June 10 - David Shire begins recording his score to Farewell, My Lovely (1975)
June 11 - Carmine Coppola born (1910)
June 11 - Alexander Balanescu born (1954)



"Though much of the script borders on unbearable, compounded by 'Juno' composer Mateo Messina’s tell-you-how-to-feel score, writer Daniel Taplitz manages to sneak in some poignant self-help aphorisms here and there."

Peter Debruge, Variety

THE DANCE OF REALITY - Adan Jodorowsky

"Meanwhile, the real-life Jodorowsky (now in his eighties), hovers in and out of various scenes draped in black to guide them along. In this regard, one gets the sense of the director guiding audiences through this chaotic world, never letting it drift too far from his personal connection. Jodorowsky's other son, Adan, provides a poignant score that strengthens the movie's sense of wonder."

Eric Kohn, IndieWIRE

"Set to a lovely, period-evocative score by yet another Jodorowsky progeny, son Adan, 'Dance of Reality' is, at 130 minutes, crammed to bursting with the director's trademark magical realism. Occasionally marred by budgetary constraints, this is nevertheless a welcome return for an artist who truly deserves the sobriquet El Maestro."

Marc Savlov, Austin Chronicle

"Low-budget production values can’t always keep up with their director’s ambitions, but cinematographer Jean-Marie Dreujou nevertheless manages some strikingly off-kilter tableaux. Pic was a true family affair behind the scenes as well, with another Jodorowsky son, Adan, providing the fanciful score, and wife Pascale Montandon-Jodorowsky responsible for the elaborate, imaginative costumes."

Scott Foundas, Variety

FED UP - Michael Brook

"Snappy graphics channel the info flow like a sugar rush. Scary music cues are overused. Narrator Katie Couric wisely stays offscreen. That keeps 'Fed Up' from feeling like an Oprah special."

Bill Stamets, Chicago Sun-Times

"In reviews of docs like 'Fed Up,' it's easy just to pass on the information and forget to point out things such as how Soechtig utilizes emotionally manipulative music (a favorite Oprah device), suggesting that she doesn't fully trust her reporting to engage us on its own. Fat chance."

Dann Gire, Daily Herald

"With its parade of talking heads, statistics and glossy infographics, 'Fed Up' gets to feeling like a special nightly news report. But as news reports go, it is an especially thorough and well-produced one, taking an in-depth look at America's worsening obesity epidemic and pointing fingers at culprits other than consumers. You hear that word a lot in this film, 'epidemic,' often accompanied by shots of bulging waistlines and shocking nutrition labels set to an ominous, droning score that foretells doom."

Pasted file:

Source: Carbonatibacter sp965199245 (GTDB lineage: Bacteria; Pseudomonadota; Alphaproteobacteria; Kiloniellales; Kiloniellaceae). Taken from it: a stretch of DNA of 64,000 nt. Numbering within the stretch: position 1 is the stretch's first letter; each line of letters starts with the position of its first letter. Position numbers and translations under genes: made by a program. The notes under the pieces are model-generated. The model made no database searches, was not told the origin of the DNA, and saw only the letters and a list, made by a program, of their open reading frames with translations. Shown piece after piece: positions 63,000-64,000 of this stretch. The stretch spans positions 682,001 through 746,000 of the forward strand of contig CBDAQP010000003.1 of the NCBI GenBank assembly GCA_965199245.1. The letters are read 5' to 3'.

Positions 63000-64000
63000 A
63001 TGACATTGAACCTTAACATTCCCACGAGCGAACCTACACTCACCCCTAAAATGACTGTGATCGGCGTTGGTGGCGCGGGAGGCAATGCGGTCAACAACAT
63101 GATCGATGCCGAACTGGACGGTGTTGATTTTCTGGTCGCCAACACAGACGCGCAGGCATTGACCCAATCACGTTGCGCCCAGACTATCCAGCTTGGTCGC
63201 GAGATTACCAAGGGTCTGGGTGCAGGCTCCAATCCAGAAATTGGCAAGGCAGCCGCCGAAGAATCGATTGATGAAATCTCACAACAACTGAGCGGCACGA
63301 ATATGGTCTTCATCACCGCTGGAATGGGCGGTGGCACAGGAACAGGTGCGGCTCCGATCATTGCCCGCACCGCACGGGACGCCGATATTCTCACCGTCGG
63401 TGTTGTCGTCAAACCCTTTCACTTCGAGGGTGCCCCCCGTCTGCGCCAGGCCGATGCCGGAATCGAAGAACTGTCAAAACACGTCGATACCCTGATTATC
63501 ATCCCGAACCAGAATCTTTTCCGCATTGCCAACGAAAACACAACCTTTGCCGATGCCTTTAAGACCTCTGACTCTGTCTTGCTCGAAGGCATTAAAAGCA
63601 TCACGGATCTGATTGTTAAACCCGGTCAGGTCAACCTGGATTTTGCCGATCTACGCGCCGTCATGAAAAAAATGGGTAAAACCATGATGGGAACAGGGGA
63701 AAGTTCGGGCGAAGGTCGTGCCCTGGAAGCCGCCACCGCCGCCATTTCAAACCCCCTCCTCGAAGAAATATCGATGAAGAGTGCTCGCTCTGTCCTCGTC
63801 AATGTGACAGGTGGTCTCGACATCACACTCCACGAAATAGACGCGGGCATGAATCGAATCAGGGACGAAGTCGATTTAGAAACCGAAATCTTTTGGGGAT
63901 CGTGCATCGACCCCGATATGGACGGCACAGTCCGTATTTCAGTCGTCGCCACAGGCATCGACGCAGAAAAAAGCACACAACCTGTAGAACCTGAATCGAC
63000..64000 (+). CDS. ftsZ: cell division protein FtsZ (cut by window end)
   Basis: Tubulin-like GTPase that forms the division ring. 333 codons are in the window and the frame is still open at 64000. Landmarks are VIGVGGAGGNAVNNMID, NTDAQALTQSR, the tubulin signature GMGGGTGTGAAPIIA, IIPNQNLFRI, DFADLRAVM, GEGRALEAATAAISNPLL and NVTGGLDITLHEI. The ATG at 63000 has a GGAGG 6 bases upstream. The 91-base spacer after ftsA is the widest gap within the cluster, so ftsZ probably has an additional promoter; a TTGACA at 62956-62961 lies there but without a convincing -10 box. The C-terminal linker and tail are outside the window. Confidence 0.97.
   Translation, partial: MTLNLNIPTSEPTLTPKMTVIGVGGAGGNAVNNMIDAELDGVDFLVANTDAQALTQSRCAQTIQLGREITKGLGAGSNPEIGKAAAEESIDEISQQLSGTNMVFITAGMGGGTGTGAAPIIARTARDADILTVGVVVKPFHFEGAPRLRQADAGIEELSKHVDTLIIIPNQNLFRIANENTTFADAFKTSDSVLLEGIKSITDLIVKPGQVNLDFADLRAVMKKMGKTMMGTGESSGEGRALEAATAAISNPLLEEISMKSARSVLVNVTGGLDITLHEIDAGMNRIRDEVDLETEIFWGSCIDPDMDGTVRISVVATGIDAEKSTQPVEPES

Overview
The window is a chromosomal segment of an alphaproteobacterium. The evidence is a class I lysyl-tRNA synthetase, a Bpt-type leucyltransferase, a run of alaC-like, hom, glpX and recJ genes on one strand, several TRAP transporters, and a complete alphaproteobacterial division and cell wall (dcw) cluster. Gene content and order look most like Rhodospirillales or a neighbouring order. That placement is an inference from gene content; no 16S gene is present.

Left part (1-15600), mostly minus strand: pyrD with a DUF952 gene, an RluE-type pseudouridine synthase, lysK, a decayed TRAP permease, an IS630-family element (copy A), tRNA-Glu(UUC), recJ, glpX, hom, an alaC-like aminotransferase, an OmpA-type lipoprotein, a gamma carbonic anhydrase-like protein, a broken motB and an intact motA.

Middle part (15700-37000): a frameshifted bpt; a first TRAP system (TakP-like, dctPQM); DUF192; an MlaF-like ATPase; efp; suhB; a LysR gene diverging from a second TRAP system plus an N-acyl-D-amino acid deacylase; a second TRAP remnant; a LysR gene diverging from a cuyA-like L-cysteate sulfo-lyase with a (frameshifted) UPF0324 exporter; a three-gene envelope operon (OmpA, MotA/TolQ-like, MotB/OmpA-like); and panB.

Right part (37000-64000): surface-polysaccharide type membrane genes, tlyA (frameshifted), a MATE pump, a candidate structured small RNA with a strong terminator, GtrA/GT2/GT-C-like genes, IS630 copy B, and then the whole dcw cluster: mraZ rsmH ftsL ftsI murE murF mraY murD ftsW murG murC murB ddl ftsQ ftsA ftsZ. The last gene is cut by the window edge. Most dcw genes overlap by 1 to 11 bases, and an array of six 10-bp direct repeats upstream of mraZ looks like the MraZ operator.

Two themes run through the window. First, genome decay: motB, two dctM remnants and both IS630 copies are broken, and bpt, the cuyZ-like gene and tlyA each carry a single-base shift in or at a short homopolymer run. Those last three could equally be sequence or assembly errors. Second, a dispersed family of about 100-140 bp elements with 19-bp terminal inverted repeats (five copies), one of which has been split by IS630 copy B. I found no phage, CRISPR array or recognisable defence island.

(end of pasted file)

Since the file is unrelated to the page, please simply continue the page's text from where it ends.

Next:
Barbara VanDenburgh, Arizona Republic

THE LOVE PUNCH - Jean-Michel Bernard

"Compensations include ample eye candy, with ritzy French locations supplying plenty of bang for the investors’ buck. D.p. Jerome Almeras ('I’ve Loved You So Long,' 'n the House') does pro work, but the score by Jean-Michel Bernard ('Be Kind Rewind') struggles to convey the desired levity, when it’s not being elbowed aside by retro cuts such as Status Quo’s lumbering 'Whatever You Want.'"

Charles Gant, Variety

"Jean-Michel Bernard’s antiquated, extremely busy score tries to keep the pace from lagging, while the songs of Free and other rock groups on the soundtrack are meant to make the silly antics look cooler but instead highlight how incongruous they are. Otherwise, this Franco-British co-production is handsomely put together, with great use of locations, especially."

Boyd van Hoeij, Hollywood Reporter

MALEFICENT - James Newton Howard

"As Maleficent herself thaws into pretty-niceness, Jolie keeps a tight rein on the transformation and on the film as a whole. There are moments when you wish the spell-caster would banish James Newton Howard's sloshy, pushy musical score to the neighboring kingdom of Generica. On the other hand, makeup wizard Rick Baker deserves plaudits (or kudos, whichever is ranked higher) for the title character's angular, serrated look."

Michael Phillips, Chicago Tribune

"The 'Sleeping Beauty' riff 'Maleficent' is another overproduced summer spectacular, released into a world that has too many. It has sub-'Phantom Menace' landscapes and creatures, a bombastic and unmemorable score, and the sorts of chaotic images and fast cutting that signify a lack of true filmmaking imagination. It is truly a movie made by a committee: its direction is credited to Robert Stromberg, a longtime production designer, and its script to 'Beauty and the Beast' scribe Linda Woolverton, but there have been reports of many studio-imposed rewrites, and reshoots by director John Hancock ('The Rookie'). But it's powerful anyway."

Matt Zoller Seitz,

"Years later -- after a lot of clunky narration and some clumsily soaring, sub-Danny Elfman music by James Newton-Howard (would it have killed them to use some of the original Pyotr Tchaikovsky score?) -- Maleficent has transformed into Angelina Jolie, while Stefan has become Sharlto Copley."

Drew Taylor, The Playlist

"Musically, James Newton Howard’s sweeping score locates a nice sweet spot somewhere between Erich Korngold and Danny Elfman, and Lana Del Rey’s gothy take on the 'Sleeping Beauty' showstopper 'Once Upon a Dream' makes for a fitting closer."

Andrew Barker, Variety

"The comedy is never overstated, whereas the swell and bombast of James Newton Howard’s score comes on strong in the early sequences before finding a groove. For most of the movie, Stromberg strikes the right balance between intimacy and spectacle, and Dean Semler’s fluent camerawork reveals the invented world with a sophisticated take on the primal play of darkness and light."